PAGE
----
Full extension or soft close glides so that you can get into the back of the drawers.
Refrigerators that are built-in to cabinetry with vertical storage above. It makes for much more useful storage.
Built-in trash drawers, no exposed cans hanging around!
What not to upgrade with your builder
If you are building a custom home, ignore this part. You are getting what you want - full stop.
However, if you are buying a product like a production home and your builder is giving you the option to upgrade some items, then these are the ones that are less of a pain and expense to upgrade yourself, on down the road.
I would suggest to let the builder install their standards and then you come in and change them out, after you own the place and have maybe had some time to save up for these extras.
1. Decorative Lighting
Of course, I’m all about beautiful, decorative lighting. But…….
…..unless that chandelier is 25’ up in the air, you might get better value on your light fixtures if you buy them yourself and have them installed by an electrician on your own, after you own the house.
Go ahead and plan what you will buy and make sure the j-boxes are in the right place for those new fixtures. Let the builder install their standard fixtures.
Decorative lighting is one of the most tempting of all upgrades as builder offerings are usually so typical and unattractive.
This is often the first place homeowners will go to upgrade.
Changing out the lighting is a relatively easy fix! It can be done in a day with little or no mess. (With a master electrician, of course!)
2. Cabinet Knobs and Pulls
Same thing holds true for cabinet knobs and pulls.
As long the holes are in the location you want with your new hardware, then letting them install their 75 cent cabinet pull is just fine. (The hard part is drilling the holes properly!)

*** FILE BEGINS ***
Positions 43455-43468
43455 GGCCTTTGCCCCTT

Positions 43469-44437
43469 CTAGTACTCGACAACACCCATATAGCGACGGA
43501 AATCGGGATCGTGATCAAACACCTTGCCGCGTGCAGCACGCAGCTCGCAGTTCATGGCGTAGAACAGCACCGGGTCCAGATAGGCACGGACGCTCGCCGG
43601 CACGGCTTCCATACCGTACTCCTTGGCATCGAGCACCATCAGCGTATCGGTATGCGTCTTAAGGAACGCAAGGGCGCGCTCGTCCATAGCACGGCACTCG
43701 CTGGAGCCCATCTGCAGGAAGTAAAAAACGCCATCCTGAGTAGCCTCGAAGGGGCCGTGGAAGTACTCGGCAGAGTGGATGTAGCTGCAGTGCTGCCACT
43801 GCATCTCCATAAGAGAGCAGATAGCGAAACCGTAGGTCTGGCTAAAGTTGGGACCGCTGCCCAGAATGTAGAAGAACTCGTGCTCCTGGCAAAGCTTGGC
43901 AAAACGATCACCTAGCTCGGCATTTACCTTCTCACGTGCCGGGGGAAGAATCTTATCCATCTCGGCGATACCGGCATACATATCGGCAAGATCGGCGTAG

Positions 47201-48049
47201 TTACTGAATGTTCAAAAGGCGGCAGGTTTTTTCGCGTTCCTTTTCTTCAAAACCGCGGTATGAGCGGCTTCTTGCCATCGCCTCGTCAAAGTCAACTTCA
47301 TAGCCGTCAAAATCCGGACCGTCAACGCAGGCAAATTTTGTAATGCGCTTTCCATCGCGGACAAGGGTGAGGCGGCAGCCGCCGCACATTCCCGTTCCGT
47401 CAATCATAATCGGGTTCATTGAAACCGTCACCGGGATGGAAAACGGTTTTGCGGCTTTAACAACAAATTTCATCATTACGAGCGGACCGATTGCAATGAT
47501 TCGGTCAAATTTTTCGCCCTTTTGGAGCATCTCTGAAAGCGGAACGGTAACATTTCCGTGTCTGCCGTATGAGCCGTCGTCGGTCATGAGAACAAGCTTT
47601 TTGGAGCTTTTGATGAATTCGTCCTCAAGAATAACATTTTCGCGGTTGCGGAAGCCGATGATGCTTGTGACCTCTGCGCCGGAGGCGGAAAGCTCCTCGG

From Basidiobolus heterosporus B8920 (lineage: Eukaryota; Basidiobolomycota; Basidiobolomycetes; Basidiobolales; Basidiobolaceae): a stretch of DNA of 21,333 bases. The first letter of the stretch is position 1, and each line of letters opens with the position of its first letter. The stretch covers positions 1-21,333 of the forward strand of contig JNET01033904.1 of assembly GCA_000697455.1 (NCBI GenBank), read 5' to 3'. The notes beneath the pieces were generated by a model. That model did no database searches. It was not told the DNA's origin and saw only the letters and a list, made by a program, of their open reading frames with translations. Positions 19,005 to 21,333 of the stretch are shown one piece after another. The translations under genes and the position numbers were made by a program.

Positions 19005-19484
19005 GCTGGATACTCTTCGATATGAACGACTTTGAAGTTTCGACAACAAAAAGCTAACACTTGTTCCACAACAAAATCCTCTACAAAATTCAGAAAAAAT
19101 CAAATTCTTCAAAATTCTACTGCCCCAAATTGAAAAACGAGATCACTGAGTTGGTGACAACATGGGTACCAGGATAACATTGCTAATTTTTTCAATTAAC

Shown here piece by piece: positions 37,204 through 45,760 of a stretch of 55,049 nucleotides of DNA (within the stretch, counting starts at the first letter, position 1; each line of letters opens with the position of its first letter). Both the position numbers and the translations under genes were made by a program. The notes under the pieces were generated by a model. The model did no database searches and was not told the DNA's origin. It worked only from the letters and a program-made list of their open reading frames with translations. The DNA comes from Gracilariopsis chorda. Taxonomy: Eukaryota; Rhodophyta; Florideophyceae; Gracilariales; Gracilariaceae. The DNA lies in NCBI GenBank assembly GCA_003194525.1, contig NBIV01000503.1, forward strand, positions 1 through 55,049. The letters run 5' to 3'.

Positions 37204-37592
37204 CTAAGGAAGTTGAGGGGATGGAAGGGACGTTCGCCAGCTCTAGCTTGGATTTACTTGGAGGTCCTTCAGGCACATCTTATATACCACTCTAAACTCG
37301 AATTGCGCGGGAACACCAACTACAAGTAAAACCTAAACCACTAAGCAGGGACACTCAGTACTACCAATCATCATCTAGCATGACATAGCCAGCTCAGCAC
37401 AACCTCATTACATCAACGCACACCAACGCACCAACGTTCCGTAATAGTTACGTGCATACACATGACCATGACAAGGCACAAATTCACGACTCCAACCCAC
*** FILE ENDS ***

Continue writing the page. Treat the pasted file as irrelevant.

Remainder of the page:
You can come in with your own selection of cabinet pull, after you own the house, and install that upgrade! No mess! Just a little elbow grease.
3. plumbing fixtures
While it is nice to have everything done, complete and ready for move in, most plumbing fixtures can be changed out without too much fuss, if you choose to upgrade.
I’m talking about faucets that are not wall mounted here. Upgrading a powder room faucet or a kitchen faucet is not that big of a deal with a plumber and generally affects nothing else surrounding the area when changing out.
This is one place where I would just say “Hold the door!”
Just don’t have mirrors installed. No mirrors are better than basic builder mirrors, typically.
Oftentimes, they will just adhere plain, unfinished-edge plate glass mirrors to the walls and then it ruins the sheetrock behind when they are pulled off.
Now, if they are framing in a mirror into some moulding, that’s a different scenario…..OR if a mirror fits snugly between two walls without a gap.
It’s those plain big, wide, monsters you see glued to the walls of bathrooms that I would reject and install my own later.
I’m on the fence about this next one. It could go either way….
Most builders are still using spotty granite as their go-to material to offer and most homeowners want a durable form of a marble look counter.
Most homeowners don’t want spotty granite.
I do know that countertop selections make a huge difference in a kitchen or bathroom. They can also be an expensive part of the overall cost.
The main thing I would do here is NOT go for a spotty granite.
This might be the case where you just go with a honed black granite (less expensive option and still very on trend now), and do your expensive quartzite or quartz counters some years down the road.
If you are looking to save on upgrades, if I had to pick which to upgrade, I’d spend more on my flooring, texture, paint, cabinets, etc. It is less invasive to change out countertops on down the road than it is to redo floors, texture, and cabinets.
I did that with my kitchen remodel. I used an “almost black” leather finish granite, Marron Cohiba. It was not on the high end side of countertop choices. But of course, I love it, and it was the best choice design-wise for my kitchen. :-)
If you can find a countertop you can live with just fine for awhile without upgrading too much, then this might be a wise choice for you.
Ease of REplacement
Remodeling can be a big deal! It is expensive and very invasive if you are living in during the process.
Always consider ease of replacement down the road, when considering upgrades for a production builder home.
Calling in one handyman or sub-contractor to do the job is a much smaller investment and a lot less trouble than having to have two or three involved or even a General Contractor to do the work.